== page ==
Conviction upheld in case of Everett boy who nearly starved to death

  • Thu Aug 12th, 2010 11:17pm
  • News

By Diana Hefley Herald Writer

EVERETT — The state Supreme Court has upheld the conviction of a south Everett woman accused of nearly starving a 4-year-old boy to death in 2007.

Marilea Mitchell and her live-in boyfriend, Danny Abegg, were found guilty in Snohomish County Superior Court of criminal mistreatment after sheriff’s deputies found Abegg’s son in critical condition from being malnourished.

The boy weighed 26 pounds — nearly half the weight of a healthy child his age. He couldn’t sit up or stand on his own. His hair was falling out and there was virtually no fat on his body.

Once rescued, the boy told doctors that if his dad and Mitchell caught him eating food, he was forced to sleep in the bathtub. He hoarded food at the hospital and tried to hide it from the nurses and doctors.

The boy was later awarded $6 million after his lawyer alleged that state social workers failed to adequately supervise the boy’s placement with his father.

Abegg and Mitchell were accused of withholding food from the boy as a form of punishment. A judge found them guilty during a bench trial. They were sentenced to 8 1/2 years in prison.

Mitchell fought her conviction and argued that there was insufficient evidence to convict her.

Prosecutors alleged that Mitchell had taken on the responsibility of providing a dependant person the basic necessities of life. When she withheld food from the boy she deprived him of a basic necessity, prosecutors said.

The child was in Mitchell’s care during the day when Abegg was at work.

Mitchell argued that the boy didn’t fit the definition of a dependant person under the statute and therefore there was no evidence that she committed the crime.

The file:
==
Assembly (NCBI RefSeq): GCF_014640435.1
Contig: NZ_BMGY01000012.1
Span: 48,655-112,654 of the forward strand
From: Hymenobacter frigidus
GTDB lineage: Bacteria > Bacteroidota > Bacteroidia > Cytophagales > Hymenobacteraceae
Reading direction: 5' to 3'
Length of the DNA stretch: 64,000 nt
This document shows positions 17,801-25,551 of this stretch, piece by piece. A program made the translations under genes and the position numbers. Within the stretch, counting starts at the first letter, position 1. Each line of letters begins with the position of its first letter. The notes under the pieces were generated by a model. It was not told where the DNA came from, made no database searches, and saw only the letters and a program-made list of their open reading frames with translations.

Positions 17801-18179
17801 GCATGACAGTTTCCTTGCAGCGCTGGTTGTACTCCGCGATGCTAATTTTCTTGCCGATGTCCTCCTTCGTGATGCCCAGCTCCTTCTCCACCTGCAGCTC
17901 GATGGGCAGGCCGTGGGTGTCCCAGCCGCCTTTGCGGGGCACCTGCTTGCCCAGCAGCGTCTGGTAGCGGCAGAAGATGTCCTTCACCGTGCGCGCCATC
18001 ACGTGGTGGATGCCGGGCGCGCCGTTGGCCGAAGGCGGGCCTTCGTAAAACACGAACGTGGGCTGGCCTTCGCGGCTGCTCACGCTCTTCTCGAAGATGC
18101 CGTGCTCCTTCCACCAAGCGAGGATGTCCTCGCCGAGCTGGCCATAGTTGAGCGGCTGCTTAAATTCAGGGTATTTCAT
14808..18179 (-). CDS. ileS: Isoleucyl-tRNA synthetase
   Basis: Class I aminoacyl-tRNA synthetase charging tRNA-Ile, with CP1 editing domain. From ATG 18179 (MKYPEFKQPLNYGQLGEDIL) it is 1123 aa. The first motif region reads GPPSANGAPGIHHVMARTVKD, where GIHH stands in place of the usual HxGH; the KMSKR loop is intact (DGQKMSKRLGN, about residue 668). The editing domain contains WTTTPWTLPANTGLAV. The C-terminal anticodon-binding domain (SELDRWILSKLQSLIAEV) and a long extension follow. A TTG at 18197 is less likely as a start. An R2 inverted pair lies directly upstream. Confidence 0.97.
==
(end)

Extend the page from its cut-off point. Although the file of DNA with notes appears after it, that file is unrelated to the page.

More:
The law defines a dependant person as someone with a physical or mental disability or because of their advanced age relies on another person for basic needs such as food, water and health care.

Prosecutors argued that while the victim was a child, that didn’t exclude him from fitting in the category of a dependant person. The Supreme Court agreed.

“To omit disabled children, likely the most vulnerable group of victims, from this protection would seem a far cry from the legislature’s intent in passing the criminal mistreatment statute. It would border on the absurd,” Justice Richard B. Sanders wrote in the decision.

The justices found that there was evidence presented at trial that proved that the boy was disabled after being severely malnourished. He was unable to stand and suffered from a failing digestive system.

In the decision, Sanders wrote that the bench declined to answer the question of whether or not some children, based on their age, are innately dependant.

Diana Hefley: 425-339-3463;